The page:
Online voter registration celebrates first anniversary

Tell your network:

Tell your network:

One year ago, Oregon became the fourth state to offer online registration as an option.

While we must continue knocking down obstacles that stand in the way of people voting, it’s
important to remember that a webpage can’t replace good old-fashioned organizing. By far, the most effective way of registering someone to vote is to meet them where they are — at their school, in their favorite bar, in the areas they frequent — and ask them face-to-face.

(Online registration also has some limitations: If you don’t have a driver’s license or Oregon-issued ID—not to mention access to the internet—you still have to fill out your registration on paper.)

The biggest challenge with youth participation isn’t getting them registered for the first time—it’s keeping them registered. Young people move at disproportionately higher rates than older adults, on average at least once every year. Since young people move so frequently, they must re-register often, but most of them don’t know that they must do so.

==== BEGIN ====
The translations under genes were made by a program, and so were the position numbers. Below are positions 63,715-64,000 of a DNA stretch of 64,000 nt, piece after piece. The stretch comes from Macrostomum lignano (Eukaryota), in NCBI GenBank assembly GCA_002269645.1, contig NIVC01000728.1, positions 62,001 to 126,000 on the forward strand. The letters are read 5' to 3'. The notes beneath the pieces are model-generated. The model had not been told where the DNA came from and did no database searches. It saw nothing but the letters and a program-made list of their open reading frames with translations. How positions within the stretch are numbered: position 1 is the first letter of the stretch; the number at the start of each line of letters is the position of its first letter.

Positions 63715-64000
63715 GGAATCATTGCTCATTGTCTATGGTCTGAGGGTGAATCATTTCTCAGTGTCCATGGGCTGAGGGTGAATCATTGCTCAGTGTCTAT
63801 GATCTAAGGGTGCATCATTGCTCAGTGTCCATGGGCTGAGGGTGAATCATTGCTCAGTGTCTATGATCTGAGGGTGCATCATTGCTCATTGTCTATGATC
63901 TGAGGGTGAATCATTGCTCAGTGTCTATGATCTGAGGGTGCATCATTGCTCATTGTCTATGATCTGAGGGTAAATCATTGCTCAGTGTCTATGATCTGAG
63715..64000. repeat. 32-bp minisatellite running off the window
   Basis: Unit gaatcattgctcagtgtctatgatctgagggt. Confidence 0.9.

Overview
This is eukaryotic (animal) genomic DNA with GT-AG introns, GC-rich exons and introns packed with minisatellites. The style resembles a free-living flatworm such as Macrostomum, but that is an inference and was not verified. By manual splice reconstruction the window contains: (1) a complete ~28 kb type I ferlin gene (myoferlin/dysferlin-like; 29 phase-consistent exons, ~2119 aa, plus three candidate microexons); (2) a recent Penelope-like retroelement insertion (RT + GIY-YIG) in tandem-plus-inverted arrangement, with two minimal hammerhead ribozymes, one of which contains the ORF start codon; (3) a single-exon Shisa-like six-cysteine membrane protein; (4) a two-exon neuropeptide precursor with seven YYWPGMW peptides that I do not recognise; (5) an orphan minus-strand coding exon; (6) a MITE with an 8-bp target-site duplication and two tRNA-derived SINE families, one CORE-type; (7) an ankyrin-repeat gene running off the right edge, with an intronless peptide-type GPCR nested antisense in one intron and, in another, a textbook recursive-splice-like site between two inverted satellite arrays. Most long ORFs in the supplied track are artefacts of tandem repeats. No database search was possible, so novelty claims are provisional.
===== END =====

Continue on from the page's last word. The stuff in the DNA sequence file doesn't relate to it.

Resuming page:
Before the midterm election last fall, local organizations registered thousands of voters, most of whom are under the age of 30. On college and university campuses, more than 21,000 voters were registered in just a few months. An additional 20,000 were registered on the streets of Portland. If organizers hadn’t done the legwork to make that happen, most of these young people wouldn’t have even gotten registered—the first step to full participation in the democratic process.

Online voter registration celebrates first anniversary
, OPB

 

 

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